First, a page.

Over at And That's Why Your Single, I found the following comment by a woman named Stacy compelling:
,online dating is full of people like the OP who are looking for a relationship, but the problem is, because the relationship is the goal in itself, they try to push the person they meet into that goal, rather than seeing how things naturally play out (as more likely happens in real life). For instance, I have gone out with several guys now who act in accordance with a certain rule, date 3, they say they are not seeing someone else, date 5 ask you to take down your online dating profile, a month of dating and the “i love you” comes. They seem to be on some timeline to get married and the other person fits their criteria- but that is suffocating to the other person who eventually bails (even though s/he may have stuck around longer if there was less pressure and demands).
I have to say that I have been somewhat guilty of this kind of thinking over the years. In fact, I can think of a few women that I went on a couple of dates with and then chose to not see anymore because I didn't get a good sense that they wanted a long term, committed relationship. On the flip side, I have also bailed on a few situations where it seemed like the woman I was dating wanted marriage and children posthaste, never mind we barely knew each other yet.
However, as I sat with Stacy's comment a little longer, I started wondering about this whole "meeting and getting to know someone naturally" story. Specifically, I wonder how often something like that happened historically, and whether we simply don't have a lot of cumulative, collective experience with just meeting people, falling in love, and becoming a committed couple in a seemingly natural, on it's own pace manner.
Now, I'm talking the long view here. Centuries of collective experience at least. (Records get muddy if you go back beyond several hundred years in the past). But the idea of meeting someone, and having a relationship unfold naturally - as two free, fairly equal, consenting adults - is really pretty new, don't you think? It's only been in the past few generations that the majority of American women could act as relative equals in a partnership. The ability to easily travel beyond one's immediate locale is something that didn't exist 150 years ago, which sounds like a long time ago, but actually is a blip of time in human history. Arranged marriages were fairly common in the early days of the United States, and continue to exist amongst certain segments of the population.
So, while I sympathize with Stacy's position, and think it's wise to remove as many artificial barriers from the dating process as possible, I think some of what we're seeing in online dating culture, and dating culture in general, is an attempt to apply pieces of old formalities to new venues. Mostly, because people don't know what else to do.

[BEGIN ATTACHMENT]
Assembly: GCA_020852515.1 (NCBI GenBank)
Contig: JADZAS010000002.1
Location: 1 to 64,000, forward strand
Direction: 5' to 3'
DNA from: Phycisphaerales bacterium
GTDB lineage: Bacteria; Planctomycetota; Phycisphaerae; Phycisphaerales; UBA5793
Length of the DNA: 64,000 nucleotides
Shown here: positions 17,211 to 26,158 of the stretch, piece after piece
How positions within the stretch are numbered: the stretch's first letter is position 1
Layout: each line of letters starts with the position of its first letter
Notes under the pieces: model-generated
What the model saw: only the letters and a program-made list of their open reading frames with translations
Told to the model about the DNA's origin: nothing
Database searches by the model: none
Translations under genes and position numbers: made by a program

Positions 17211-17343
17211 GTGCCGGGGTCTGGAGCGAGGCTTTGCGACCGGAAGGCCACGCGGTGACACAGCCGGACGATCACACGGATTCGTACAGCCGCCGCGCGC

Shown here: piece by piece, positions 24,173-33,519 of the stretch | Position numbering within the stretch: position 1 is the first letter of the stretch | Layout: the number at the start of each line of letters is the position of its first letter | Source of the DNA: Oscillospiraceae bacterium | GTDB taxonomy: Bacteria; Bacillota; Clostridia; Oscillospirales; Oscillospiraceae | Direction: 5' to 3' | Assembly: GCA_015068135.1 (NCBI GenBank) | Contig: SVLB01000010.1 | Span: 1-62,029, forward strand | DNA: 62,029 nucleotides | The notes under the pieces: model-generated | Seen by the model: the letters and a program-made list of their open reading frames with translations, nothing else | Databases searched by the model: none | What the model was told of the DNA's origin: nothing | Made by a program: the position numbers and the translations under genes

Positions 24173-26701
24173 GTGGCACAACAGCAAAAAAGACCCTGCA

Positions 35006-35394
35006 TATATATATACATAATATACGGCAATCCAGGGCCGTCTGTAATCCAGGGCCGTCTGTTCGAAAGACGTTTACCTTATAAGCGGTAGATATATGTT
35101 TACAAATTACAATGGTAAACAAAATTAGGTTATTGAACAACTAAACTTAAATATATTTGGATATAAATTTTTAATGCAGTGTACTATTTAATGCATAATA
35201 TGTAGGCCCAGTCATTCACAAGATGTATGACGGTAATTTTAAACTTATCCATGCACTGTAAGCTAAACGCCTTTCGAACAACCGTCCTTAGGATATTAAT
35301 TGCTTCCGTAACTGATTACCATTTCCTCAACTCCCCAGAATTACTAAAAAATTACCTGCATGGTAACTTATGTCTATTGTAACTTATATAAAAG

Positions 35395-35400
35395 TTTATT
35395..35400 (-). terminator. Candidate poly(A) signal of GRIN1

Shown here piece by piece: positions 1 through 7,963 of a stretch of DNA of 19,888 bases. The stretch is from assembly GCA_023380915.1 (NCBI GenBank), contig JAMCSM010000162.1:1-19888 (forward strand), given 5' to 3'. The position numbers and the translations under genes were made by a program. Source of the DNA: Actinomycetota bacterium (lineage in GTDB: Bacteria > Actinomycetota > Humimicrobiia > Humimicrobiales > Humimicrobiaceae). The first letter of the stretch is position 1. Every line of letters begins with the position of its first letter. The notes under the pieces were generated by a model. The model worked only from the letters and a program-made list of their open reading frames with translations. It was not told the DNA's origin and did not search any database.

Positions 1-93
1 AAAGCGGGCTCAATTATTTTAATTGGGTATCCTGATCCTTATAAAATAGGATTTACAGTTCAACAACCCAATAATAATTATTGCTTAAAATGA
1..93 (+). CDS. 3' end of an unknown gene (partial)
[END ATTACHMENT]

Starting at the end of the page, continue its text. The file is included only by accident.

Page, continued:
It's a strange mixture of the liberated and completely not liberated when you think about it a bit closer. People who seemingly have all the freedom to choose in the world instead choose to create artificial time lines, arbitrary hoops to jump through, and long lists of "requirements" that a potential partner "must" possess to be considered worthy of consideration. A guy who isn't "strongly masculine," absurdly handsome looking, and/or isn't making a good salary is dismissed as not being "enough of a man." A woman with "strong opinions," who doesn't fit the "standards of beauty," and/or isn't "feminine enough" is dismissed as not being "womanly." For all the loosening of old gender roles that have happened in the past 50 years, there's still a hell of a lot of clinging to how it supposedly used to be. Amongst heterosexual folks, it's not difficult, for example, to find fiercely feminist women who openly desire men to "take charge in the relationship," to demonstrate chivalry, and to be the bigger financial bread winner. And it's also not terribly hard to find forward thinking men who want women that aren't going to be an intellectual challenge, and who will take care of most of the "domestic chores," sometimes to the point of coddling like a mother might.
Perhaps the practice of requiring a dowry from a bride's family has simply been spread out in terms of its content, and then applied to both parties involved. Questions like "What would you contribute to a potential partnership?" seem innocent enough, but they easily have a dark side attached to them if driven by long lists of wants and requirements that may or may not be possible.
On a practical sense, what good is any of this?
Well, if you are active in the dating world right now, here are a few ideas.
1. Expect that many people will have artificial time tables and other internal agendas that might be driving their behavior.
2. Be willing to give people more of a chance if you have a decent connection developing, but are running into conflict because of differing agendas.
3. Take some time to look at your own views, and consider that some or maybe much of what you've decided is "essential" in a partner might actually not be.
4. If you're dating someone who is really fixated on a certain set of specifics or a timetable, don't expect major changes in the short term. In other words, don't build a relationship on hopes that someone will dramatically change in the future.